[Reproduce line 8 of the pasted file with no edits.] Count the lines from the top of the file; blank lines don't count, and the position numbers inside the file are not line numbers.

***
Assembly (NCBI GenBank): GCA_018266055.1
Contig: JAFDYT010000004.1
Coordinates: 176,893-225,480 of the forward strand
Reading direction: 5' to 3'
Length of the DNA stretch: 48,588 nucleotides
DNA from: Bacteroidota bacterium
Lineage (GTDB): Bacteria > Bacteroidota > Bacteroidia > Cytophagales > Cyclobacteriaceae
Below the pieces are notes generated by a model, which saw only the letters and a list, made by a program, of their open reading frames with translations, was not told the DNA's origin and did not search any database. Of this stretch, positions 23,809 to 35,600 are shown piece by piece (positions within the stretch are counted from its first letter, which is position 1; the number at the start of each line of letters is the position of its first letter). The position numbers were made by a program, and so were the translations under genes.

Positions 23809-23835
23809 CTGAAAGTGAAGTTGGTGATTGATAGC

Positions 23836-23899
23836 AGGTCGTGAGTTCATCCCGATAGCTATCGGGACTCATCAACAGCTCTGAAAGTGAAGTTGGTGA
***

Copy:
Below the pieces are notes generated by a model, which saw only the letters and a list, made by a program, of their open reading frames with translations, was not told the DNA's origin and did not search any database. Of this stretch, positions 23,809 to 35,600 are shown piece by piece (positions within the stretch are counted from its first letter, which is position 1; the number at the start of each line of letters is the position of its first letter). The position numbers were made by a program, and so were the translations under genes.